A new review of restrictive housing programs used by the Federal Bureau of Prisons makes the case for "meaningful" reforms to solitary confinement practices, says U.S. Sen. Dick Durbin (D-IL).
"The fact remains that the United States holds more prisoners in solitary confinement than any other democratic nation in the world," the senator said in a statement Friday, when the independent report on U.S. prison segregation policies, conducted by CNA Analysis and Solutions, was released.
"The findings and recommendations of this report provide further evidence that we must fundamentally reform our approach to solitary confinement," Durbin added.
“You don’t have to pray, believe in the same God or even a God to come to a prayer vigil,” Pastor Thomas R. Gaulke told a small group assembled in a meeting room at First Lutheran Church of the Trinity in Bridgeport.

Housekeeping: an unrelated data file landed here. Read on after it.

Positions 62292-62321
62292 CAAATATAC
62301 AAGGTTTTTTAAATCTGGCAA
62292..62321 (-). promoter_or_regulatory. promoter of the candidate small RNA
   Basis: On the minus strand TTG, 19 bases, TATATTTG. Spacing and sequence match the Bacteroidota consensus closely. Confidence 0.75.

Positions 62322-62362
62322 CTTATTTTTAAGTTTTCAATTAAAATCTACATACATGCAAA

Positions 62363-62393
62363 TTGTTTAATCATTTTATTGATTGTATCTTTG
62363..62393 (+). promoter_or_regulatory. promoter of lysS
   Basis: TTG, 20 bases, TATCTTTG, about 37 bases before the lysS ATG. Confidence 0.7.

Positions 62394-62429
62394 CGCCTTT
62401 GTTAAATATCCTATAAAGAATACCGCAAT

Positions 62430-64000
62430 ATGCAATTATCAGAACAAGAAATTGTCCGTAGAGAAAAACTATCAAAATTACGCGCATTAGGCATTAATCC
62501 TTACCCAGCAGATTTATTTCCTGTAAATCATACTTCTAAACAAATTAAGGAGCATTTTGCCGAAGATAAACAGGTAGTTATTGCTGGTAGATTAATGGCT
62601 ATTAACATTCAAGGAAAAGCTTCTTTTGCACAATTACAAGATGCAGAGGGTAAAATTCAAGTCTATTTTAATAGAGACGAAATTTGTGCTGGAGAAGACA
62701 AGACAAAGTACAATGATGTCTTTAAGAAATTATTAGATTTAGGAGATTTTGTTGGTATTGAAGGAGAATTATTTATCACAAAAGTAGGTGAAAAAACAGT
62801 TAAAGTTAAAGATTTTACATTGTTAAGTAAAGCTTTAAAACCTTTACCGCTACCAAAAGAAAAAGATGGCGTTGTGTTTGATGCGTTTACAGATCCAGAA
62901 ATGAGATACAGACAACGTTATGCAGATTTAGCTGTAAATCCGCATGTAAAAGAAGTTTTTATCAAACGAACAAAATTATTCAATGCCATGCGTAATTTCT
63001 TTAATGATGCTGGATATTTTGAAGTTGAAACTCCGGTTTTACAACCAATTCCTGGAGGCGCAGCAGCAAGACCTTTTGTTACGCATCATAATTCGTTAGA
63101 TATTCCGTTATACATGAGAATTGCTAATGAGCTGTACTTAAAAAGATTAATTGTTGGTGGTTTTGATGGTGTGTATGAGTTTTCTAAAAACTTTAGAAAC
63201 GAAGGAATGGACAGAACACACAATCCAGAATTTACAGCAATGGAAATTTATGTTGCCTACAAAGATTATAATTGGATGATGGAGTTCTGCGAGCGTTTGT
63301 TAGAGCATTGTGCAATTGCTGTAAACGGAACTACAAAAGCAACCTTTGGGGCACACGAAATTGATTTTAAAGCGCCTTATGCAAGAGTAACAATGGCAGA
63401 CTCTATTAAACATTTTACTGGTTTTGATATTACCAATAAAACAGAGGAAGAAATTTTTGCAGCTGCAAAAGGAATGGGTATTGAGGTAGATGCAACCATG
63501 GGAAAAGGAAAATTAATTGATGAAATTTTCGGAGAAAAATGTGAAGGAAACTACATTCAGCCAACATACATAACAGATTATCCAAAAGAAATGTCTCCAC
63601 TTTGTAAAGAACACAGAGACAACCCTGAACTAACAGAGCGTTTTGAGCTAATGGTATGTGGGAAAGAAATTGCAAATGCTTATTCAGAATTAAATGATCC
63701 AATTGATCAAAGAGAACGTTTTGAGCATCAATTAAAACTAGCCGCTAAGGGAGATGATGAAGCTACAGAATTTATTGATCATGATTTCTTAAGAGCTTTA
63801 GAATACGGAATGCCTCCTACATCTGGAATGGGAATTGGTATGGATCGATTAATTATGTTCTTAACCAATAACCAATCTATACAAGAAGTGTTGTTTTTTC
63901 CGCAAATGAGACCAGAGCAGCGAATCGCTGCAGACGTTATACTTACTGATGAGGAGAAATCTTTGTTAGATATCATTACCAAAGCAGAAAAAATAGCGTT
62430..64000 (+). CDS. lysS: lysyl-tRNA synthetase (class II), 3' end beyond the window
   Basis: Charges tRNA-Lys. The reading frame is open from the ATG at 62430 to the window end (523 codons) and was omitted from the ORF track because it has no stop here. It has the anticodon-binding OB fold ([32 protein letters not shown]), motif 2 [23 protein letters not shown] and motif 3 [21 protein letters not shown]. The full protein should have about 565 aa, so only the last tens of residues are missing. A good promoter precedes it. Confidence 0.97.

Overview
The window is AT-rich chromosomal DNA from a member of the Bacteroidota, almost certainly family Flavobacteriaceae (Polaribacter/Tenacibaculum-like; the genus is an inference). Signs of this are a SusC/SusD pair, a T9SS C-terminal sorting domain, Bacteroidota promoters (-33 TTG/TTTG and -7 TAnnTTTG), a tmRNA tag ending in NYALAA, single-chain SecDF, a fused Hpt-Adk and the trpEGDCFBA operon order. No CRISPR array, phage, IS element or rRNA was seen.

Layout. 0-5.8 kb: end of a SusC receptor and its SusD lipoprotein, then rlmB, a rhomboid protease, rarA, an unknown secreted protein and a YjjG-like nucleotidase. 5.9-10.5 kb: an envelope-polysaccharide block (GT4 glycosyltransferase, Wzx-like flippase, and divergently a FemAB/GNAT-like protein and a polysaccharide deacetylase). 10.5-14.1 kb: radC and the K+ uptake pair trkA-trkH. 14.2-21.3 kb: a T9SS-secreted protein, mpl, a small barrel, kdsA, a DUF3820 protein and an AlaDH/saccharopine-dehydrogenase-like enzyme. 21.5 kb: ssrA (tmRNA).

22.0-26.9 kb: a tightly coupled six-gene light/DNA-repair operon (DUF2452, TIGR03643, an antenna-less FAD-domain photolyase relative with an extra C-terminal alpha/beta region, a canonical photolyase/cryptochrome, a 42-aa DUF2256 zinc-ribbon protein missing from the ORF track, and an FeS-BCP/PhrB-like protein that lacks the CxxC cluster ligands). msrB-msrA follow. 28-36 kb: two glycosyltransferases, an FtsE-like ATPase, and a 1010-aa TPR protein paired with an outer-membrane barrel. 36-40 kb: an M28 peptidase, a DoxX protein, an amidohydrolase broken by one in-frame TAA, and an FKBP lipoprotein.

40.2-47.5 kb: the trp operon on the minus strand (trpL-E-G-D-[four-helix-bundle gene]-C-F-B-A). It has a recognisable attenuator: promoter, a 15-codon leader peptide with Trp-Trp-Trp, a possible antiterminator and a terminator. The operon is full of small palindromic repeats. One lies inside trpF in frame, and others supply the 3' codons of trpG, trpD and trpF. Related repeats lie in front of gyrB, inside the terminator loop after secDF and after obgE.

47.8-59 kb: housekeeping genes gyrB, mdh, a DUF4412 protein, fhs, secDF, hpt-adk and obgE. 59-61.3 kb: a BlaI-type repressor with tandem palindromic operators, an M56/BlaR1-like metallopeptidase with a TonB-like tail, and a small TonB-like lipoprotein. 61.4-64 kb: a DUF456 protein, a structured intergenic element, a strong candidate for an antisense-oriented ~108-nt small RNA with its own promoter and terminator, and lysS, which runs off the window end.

Gaulke and the group were finalizing an agenda for a prayer vigil that some 60 people attended last night for the families and friends of loved ones who have been incarcerated. The vigil, which took place in an empty lot on 31st street near the 9th District Chicago police station and the Bridgeport Homes housing project, came together as part of a collaboration between faith leaders like Gaulke and community organizing groups, including Bridgeport Alliance, IIRON and Southsiders Organized for Unity and Liberation.
The U.S. Senate Appropriations Committee approved $43.7 million to be put towards staffing and equipment for the activation of Thomson Correctional Center, according to an announcement from Sen. Dick Durbin's (D-IL) office.
The Department of Justice’s Bureau of Prisons has committed $53.7 million in funding for the activation of Thomson Correctional Center, according to an announcement by U.S. Senator Dick Durbin (D-IL) and U.S. Rep. Cheri Bustos (D-IL,17).